July 23, 2007 12:04 AM | Simon Carless

- Happened to be reading the Chronicle Books blog today, and noticed a new post discussing their planned collaboration with Capcom to do detail histories of the Street Fighter and Mega Man franchises in book form in Fall 2008 - neat!

These folks also put out the 'I Am 8-Bit' book, and as assistant editor Matt Robinson explains: "It just so happens that both the Mega Man and Street Fighter franchises celebrated their twentieth anniversaries in 2007, so we’re publishing a compact “complete history” of each in Fall 2008. From napkin-scrawled idea to production to million-selling success, both series’ histories will be told in extreme detail in original text and interviews with the developers, animators, and other industry folks. We’re going to pack in tons of art, too–early concept stuff as well as memorable character sprites."

He adds: "My favorite part may be the package itself, though–these are going to be paperbacks, but they’ll come in a [pictured] partial slipcase that looks like an original Nintendo cartridge sleeve. When I first saw the sample book concept pictured here, I felt like I was transported back to 1989!" Haha, pretty neat - though obviously a bit more relevant for Mega Man than for Street Fighter, which really started in the arcade. Still, I'm sure they will work that out - and it's good to see more book publishers getting excited about games.

Little Computer People - The EP, Not The Game!

July 22, 2007 4:08 PM | Simon Carless

- Nope, not the classic David Crane co-designed game that preceded The Sims - rather, it's The New Gamer checking out Anthony Rother's chiptune/electro EP called 'Little Computer People - The Remixes', and it's notable because of the retro computer visual content on the disc - which they've handily put up on YouTube.

As G.Turner notes of what's exciting: "It's definitely not the videos that come with the package, as they're slightly hokey (as you can see below – especially the Rother remix, although it's one of the better executed 'video remixes' I've seen). No, what I appreciate more than [this] is the Commodore 64-specific demo included on the disc."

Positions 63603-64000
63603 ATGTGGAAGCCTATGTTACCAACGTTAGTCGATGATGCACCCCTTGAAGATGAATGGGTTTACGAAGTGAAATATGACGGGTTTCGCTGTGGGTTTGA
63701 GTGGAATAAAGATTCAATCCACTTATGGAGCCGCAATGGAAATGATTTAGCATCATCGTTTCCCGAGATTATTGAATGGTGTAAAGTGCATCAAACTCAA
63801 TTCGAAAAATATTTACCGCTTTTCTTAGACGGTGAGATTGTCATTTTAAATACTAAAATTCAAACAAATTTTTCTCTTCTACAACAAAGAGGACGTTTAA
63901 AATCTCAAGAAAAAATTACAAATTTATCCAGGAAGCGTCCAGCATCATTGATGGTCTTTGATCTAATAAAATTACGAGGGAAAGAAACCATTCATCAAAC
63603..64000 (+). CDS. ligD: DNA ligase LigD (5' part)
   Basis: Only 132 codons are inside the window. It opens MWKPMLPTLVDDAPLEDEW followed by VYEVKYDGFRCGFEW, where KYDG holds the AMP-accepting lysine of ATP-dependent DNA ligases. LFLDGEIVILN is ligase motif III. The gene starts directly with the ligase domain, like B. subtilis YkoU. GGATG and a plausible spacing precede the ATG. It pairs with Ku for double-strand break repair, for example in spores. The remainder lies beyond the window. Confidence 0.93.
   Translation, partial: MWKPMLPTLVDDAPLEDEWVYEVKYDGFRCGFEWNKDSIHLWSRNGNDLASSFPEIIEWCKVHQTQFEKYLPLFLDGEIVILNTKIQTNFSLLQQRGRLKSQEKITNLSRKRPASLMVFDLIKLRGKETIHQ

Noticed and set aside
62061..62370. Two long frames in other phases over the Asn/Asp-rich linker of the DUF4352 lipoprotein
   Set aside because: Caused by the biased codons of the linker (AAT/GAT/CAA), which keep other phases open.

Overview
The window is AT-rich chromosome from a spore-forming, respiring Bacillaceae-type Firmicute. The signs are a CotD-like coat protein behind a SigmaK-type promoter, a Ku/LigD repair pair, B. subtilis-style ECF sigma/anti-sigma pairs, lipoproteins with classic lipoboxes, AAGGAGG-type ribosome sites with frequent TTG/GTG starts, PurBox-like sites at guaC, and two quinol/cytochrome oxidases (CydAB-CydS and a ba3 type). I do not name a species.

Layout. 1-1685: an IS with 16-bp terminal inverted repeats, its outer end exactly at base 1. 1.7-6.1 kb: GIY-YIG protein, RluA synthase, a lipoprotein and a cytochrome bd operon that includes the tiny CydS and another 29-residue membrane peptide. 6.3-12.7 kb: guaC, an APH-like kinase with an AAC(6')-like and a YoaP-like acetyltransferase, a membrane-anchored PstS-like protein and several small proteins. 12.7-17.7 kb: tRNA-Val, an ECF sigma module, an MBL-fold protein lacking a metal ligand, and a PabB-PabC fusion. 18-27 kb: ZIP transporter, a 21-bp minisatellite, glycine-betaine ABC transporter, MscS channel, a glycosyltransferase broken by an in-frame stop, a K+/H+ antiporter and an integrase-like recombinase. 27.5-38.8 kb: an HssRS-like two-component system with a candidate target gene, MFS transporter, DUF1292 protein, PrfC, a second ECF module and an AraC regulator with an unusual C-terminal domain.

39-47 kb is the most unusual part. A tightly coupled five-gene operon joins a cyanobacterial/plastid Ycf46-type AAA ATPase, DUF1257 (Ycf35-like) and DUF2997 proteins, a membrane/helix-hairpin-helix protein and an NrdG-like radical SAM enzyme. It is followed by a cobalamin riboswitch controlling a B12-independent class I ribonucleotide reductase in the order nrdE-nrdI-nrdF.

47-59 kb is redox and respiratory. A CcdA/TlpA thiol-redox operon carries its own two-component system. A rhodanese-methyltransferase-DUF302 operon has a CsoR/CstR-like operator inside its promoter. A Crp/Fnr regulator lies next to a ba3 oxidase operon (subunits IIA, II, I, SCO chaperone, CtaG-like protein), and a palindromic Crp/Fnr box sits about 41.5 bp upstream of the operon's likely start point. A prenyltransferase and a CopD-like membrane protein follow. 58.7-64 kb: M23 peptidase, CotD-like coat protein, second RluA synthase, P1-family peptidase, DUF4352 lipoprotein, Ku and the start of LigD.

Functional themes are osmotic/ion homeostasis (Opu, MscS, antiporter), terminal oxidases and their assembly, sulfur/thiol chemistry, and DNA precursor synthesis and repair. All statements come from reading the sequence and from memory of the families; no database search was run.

Mm? "The demo is based on chiptune artisan Tero's contribution, the aptly named 'Tero's C64 Remix', and it serves mostly as a self-promotional piece for Rother's Psi49Net label, flashing the latest catalogue titles [YouTube link] and contact details to Tero's beat. And while the scaled and rotated pixel art that accompanies it is mildly pointless, it's still a much more imaginative effort than just slapping a few flyers and stickers into the CD case!"

[Oh, and this new 'Chiptunesday' effort by The New Gamer, which promises to "...take a look at a piece of music that's derived at least portions of its sound from video games" every Tuesday, has also covered the Game Boy-composed Klangstabil EP called 'Sprite Storage Format'. Neat.]

COLUMN: 'Game Mag Weaseling': Me And My Pamphlet

July 22, 2007 8:06 AM |

['Game Mag Weaseling' is a weekly column by Kevin Gifford which covers video game magazines from the late '70s all the way up to right now.]

egm.jpg

In the picture above, you can see all 12 issues EGM published in 1994 (left) compared to the magazine's twelve 2006 issues (right; multi-cover variations omitted). You can just ignore that pizza box in the background, if you don't mind.

In pretty much every net discussion on game mags, the first thing someone always mentions is "EGM used to be 400 pages! Now it's a pamphlet!" I think it'd be useful to explain why, since the answer's a lot more complex than "mags aren't popular anymore. (In fact, EGM's circulation today is about double what it was when it produced its largest-size issues in 1994-95, to say nothing of Game Informer.)

One of the many problems facing game mags these days -- and, by extension, tech-oriented mags in general -- is advertising. Namely, not much of it. As a very general rule, magazines need advertising to survive far more than they need readership. Companies try to bolster the readership of their magazines (via cheap subscriptions, free bonuses, distribution to dentists' waiting rooms, and so forth) mainly so they can attract advertisers.